Toll Holdings is one of Asia’s leading integrated transport and logistics providers. Batt says core operations are performing well, and a strong balance sheet enables it to support future stgelopments. Toll has a strong track record of making successful acquisitions in Australia. In future, offshore acquisitions provide the greatest potential for growth, particularly as it can leverage off its operations in China and Singapore. Batt says Toll is likely to receive regulatory approval to acquire full ownership of its Chinese operations in Shenzhen-based ST-Anda Logistics.
Batt says good quality income stocks can also offer solid capital growth in a stronger sharemarket. But their defensive earnings enables them to post attractive dividend yields if the market turns sour. Batt considers capital growth from income stocks a bonus because it’s a secondary objective for buying them. The major objective is yield in an uncertain sharemarket, and Batt is forecasting his income stocks to post grossed up yields between 6 per cent and 11.5 per cent for 2010. (See table below.)
Commonwealth Bank’s full-year report was given a tick of approval by Batt despite a 7 per cent fall in cash earnings to $4.415 billion for the 12 months to June 30, and a 25 per cent cut in its final year dividend to $1.15 a share. Batt says the CBA’s full-year dividend of $2.28 a share is still yielding above 5 per cent on the company’s August 12 price and more than 7 per cent on a grossed up basis. Batt expects the CBA to pay higher dividends in 2010 as it extracts synergies from the Bankwest acquisition in what may also be an improving economy. “But if CBA’s share price falls in a faltering economy, investors should be able to rely on an attractive fully-franked yield,” he says. “I believe CBA’s outlook statement is conservative – management didn’t want to talk it up in times of uncertainty.”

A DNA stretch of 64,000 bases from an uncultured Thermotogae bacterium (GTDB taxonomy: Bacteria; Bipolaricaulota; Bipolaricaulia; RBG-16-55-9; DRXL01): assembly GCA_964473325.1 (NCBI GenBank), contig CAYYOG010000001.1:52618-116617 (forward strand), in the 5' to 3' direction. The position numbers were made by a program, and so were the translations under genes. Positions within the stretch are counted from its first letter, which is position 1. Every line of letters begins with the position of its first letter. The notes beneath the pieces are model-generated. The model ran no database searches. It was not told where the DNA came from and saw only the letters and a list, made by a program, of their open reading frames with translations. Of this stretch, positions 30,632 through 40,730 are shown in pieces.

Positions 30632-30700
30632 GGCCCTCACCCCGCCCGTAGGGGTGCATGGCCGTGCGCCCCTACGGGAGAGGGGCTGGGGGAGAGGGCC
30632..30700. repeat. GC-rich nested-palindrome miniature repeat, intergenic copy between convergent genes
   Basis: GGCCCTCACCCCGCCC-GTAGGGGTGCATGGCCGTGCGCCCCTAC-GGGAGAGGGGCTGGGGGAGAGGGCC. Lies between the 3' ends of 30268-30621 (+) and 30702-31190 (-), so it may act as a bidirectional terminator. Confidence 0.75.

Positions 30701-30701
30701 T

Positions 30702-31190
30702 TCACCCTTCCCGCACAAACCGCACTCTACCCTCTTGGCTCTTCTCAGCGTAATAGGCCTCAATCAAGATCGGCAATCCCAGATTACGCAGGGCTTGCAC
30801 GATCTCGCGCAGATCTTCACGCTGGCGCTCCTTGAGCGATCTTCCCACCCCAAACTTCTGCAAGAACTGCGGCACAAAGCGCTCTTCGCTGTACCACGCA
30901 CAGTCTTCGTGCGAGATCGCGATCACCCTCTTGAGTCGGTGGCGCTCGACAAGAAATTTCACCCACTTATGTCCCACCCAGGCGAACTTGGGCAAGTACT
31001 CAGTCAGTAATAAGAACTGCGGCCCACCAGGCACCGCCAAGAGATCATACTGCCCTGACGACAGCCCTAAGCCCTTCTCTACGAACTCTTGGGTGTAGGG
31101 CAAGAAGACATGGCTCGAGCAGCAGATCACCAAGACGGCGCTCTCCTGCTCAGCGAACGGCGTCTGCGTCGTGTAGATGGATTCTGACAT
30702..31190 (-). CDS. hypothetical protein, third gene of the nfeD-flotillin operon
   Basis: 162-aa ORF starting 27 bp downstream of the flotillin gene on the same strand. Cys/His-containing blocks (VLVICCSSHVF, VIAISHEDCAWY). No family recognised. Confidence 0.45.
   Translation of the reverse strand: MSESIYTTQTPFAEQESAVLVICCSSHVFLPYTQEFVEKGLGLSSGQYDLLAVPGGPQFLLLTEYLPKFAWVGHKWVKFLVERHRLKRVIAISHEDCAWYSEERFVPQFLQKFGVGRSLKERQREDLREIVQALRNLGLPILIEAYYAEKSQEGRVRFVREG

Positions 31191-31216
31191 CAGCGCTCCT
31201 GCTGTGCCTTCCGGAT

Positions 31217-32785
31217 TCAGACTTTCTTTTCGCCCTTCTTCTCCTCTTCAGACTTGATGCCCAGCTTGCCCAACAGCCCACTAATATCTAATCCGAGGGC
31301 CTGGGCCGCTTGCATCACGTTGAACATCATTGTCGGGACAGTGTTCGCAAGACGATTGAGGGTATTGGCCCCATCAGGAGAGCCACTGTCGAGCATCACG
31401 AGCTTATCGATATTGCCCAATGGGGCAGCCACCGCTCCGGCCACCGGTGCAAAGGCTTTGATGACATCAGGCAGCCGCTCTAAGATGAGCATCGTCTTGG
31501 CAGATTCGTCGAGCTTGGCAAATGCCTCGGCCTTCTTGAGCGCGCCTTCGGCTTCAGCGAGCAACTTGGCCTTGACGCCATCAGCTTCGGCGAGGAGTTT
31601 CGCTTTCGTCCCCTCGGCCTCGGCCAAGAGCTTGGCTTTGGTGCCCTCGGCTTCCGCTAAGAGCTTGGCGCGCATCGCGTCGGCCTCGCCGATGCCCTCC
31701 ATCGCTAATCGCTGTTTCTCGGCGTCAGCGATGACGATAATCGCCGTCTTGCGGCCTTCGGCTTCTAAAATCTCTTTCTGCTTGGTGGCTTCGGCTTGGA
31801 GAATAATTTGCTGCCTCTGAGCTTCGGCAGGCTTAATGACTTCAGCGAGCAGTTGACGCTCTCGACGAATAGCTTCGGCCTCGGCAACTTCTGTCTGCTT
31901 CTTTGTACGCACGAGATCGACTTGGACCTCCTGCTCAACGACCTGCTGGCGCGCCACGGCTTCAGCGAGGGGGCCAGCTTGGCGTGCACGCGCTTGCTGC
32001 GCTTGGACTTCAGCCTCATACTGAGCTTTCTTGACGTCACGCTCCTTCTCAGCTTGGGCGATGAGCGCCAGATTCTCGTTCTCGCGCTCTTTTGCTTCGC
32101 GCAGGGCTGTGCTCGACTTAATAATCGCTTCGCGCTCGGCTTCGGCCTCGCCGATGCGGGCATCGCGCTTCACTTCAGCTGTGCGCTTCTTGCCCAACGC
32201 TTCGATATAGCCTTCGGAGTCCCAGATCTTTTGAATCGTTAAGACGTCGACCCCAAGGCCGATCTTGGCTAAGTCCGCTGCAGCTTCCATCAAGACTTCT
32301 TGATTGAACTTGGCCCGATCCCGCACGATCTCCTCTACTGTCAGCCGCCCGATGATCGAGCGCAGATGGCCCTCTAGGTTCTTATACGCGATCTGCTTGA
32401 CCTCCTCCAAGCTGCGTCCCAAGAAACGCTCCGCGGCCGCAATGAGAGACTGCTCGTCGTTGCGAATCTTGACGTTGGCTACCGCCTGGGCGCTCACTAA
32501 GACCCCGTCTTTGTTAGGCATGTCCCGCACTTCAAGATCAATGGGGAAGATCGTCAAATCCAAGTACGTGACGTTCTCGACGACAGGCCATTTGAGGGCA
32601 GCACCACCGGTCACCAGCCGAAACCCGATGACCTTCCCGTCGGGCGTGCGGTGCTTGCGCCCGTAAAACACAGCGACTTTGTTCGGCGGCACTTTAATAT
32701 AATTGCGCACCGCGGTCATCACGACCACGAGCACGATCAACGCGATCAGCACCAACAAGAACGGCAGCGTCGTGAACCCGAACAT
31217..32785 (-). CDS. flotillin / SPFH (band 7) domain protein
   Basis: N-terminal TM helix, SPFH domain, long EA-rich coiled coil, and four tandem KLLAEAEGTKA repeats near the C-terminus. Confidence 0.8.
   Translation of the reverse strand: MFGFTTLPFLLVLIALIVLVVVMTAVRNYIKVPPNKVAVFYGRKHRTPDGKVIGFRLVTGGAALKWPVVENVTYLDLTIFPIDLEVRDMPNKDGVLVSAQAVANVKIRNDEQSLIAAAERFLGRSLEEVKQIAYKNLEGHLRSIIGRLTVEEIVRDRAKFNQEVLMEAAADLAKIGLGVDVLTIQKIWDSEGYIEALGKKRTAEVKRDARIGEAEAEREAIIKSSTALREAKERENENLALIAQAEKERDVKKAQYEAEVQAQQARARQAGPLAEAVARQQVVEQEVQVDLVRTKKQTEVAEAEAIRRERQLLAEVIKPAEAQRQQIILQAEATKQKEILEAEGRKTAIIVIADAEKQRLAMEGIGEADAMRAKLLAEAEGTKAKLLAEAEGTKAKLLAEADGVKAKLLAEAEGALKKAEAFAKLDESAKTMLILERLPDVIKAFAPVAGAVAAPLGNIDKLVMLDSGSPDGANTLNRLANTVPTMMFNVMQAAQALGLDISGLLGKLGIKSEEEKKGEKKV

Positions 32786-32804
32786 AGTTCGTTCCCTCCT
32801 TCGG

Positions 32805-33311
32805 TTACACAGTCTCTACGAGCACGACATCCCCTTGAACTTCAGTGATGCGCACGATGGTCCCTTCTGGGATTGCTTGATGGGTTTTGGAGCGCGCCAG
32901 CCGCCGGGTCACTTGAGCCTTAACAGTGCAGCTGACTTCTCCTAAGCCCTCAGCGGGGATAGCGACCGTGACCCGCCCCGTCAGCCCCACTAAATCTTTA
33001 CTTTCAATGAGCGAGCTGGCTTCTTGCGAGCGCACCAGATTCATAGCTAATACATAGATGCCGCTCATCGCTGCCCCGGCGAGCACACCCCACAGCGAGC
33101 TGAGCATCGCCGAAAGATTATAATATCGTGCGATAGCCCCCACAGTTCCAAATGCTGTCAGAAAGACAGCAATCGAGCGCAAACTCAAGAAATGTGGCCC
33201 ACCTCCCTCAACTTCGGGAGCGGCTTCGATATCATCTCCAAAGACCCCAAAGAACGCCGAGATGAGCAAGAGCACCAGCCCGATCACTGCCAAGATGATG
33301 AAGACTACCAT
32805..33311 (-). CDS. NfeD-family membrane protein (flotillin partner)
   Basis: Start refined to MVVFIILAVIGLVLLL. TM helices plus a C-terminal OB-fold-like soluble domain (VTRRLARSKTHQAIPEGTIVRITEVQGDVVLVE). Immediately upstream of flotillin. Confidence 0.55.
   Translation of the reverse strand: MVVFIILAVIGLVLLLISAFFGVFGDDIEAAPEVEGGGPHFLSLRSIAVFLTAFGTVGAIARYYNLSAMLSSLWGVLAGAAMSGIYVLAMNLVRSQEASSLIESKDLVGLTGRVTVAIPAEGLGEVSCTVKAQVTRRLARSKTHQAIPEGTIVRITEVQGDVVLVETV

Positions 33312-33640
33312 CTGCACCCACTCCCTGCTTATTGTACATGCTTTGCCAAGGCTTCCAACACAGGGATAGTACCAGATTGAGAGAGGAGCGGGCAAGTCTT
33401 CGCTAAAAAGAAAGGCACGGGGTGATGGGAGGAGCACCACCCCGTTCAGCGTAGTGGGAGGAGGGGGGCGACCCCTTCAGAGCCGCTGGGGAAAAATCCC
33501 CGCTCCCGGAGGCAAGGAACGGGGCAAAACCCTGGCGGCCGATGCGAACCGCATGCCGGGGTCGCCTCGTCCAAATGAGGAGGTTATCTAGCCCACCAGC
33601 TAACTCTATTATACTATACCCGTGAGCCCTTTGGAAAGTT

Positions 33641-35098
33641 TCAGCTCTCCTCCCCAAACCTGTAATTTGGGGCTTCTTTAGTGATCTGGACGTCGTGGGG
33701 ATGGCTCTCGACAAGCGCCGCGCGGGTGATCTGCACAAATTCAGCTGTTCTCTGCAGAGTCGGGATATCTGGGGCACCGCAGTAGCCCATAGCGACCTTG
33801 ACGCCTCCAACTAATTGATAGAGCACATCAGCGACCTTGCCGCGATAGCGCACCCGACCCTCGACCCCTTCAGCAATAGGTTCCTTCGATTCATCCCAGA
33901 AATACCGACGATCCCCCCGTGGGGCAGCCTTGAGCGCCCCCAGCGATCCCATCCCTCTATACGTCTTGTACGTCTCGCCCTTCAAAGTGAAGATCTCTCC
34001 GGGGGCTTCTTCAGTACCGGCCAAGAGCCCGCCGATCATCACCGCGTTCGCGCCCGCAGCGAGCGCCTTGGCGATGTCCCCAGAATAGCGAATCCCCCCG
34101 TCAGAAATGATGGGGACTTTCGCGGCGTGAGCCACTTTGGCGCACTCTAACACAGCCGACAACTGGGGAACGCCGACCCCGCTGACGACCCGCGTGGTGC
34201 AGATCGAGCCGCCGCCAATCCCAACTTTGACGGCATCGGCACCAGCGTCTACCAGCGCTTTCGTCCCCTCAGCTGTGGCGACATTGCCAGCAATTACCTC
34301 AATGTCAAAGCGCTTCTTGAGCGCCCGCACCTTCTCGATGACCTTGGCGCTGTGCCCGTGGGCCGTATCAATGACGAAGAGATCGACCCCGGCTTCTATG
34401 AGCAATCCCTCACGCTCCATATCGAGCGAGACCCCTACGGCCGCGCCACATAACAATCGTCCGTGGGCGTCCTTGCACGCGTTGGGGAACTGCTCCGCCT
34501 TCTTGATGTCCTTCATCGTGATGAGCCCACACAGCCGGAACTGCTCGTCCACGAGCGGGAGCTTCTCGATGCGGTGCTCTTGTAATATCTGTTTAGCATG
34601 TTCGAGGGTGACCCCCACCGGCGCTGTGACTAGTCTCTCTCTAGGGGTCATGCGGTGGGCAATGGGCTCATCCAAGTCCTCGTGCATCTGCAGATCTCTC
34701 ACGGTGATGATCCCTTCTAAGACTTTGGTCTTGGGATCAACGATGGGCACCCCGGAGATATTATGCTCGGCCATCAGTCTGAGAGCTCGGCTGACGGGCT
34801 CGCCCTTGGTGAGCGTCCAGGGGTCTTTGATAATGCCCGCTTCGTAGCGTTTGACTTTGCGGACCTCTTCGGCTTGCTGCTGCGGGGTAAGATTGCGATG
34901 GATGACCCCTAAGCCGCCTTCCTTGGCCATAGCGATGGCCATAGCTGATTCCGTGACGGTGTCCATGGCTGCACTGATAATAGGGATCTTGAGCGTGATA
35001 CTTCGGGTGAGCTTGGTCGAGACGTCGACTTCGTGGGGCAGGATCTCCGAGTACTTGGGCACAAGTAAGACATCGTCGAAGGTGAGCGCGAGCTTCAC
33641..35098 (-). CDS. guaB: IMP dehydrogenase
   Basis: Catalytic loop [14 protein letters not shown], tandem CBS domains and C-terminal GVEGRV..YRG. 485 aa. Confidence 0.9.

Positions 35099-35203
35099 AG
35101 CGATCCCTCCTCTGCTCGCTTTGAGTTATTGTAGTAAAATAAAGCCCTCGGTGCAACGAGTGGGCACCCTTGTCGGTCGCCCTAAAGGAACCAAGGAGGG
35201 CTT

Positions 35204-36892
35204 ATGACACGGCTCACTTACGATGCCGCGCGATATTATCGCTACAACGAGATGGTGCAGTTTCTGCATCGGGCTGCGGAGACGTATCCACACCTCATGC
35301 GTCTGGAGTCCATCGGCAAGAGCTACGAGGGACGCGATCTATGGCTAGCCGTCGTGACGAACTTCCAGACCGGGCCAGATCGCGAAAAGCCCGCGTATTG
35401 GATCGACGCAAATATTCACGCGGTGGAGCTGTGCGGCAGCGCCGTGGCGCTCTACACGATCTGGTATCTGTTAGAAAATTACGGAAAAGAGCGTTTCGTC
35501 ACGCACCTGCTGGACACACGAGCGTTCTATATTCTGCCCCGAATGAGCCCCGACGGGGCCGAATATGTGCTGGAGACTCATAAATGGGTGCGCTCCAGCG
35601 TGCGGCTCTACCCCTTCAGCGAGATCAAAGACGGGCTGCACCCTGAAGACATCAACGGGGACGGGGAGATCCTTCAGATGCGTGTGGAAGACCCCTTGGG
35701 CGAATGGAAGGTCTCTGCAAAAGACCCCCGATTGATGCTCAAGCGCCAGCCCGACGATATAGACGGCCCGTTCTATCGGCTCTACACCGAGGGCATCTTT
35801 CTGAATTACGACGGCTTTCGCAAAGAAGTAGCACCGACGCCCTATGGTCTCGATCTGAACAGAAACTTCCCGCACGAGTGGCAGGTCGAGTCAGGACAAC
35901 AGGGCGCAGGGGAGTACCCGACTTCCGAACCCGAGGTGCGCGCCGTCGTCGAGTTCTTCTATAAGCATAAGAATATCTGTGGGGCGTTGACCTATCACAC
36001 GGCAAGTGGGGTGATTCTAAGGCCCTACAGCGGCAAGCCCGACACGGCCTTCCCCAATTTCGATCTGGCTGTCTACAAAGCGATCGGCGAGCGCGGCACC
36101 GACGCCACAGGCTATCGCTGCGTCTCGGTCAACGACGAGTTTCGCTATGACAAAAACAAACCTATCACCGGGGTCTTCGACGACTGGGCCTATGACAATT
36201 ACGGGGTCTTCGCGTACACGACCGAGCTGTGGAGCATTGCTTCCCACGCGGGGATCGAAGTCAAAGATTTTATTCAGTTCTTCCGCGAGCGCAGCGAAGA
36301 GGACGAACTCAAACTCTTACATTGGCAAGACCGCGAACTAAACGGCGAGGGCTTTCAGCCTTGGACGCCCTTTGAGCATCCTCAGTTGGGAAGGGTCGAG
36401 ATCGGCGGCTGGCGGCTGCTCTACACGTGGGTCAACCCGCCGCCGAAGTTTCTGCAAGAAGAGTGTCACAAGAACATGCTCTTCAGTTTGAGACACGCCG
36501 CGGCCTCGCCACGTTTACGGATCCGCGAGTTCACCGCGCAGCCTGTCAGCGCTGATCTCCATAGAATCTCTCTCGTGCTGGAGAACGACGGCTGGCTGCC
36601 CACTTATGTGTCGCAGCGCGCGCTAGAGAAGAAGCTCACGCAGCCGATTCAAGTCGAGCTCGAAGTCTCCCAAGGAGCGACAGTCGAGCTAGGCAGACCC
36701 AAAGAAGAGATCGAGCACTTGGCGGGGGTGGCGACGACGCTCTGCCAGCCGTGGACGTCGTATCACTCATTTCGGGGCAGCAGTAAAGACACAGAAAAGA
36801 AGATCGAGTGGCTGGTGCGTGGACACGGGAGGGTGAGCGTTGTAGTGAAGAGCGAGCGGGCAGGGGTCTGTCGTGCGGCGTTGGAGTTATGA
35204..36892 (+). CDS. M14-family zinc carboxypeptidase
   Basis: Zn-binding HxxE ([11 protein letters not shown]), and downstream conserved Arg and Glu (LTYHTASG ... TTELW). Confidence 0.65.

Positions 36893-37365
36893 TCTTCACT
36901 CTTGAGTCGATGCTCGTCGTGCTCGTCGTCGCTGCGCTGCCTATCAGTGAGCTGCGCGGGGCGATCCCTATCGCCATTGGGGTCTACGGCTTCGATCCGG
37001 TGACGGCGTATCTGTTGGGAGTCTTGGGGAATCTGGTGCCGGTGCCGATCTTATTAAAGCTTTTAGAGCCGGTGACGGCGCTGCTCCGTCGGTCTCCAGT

Blackmores is an industry leader in distributing vitamins and supplements in Australia and South-East Asia. “We expect strong cash flows to grow in response to an ageing Australian population that’s becoming more health-conscious,” Batt says. “Stronger earnings should provide shareholders with a steady return in the form of higher dividends.”
Batt says gambling is relatively immune to economic cycles so Tatts Group offers a defensive earnings profile. “The company has a strong balance sheet to grow the business and, as opportunities arise, it will take advantage of them,” he says. “However, until an opportunity arises, investors will be rewarded with top fully-franked dividends.” He says another company shielded from the economic cycle is Coca-Cola Amatil. “The company has a strong brand and no matter what economic cycle, consumers will always buy the brands they know,” Batt says. “This enables Coca-Cola Amatil to deliver recurring revenues, providing investors with consistent and rising income.”
TABLE: Stockbroker Richard Batt, of Shadforth Financial Group, establishes a portfolio of capital growth and income stocks and forecasts dividend yield and grossed up yield for 2010.
|Company||ASX Code||Share Price – 21 August 2009||Forecast Dividend Yield 2010 %||Grossed Up Yield 2010 %|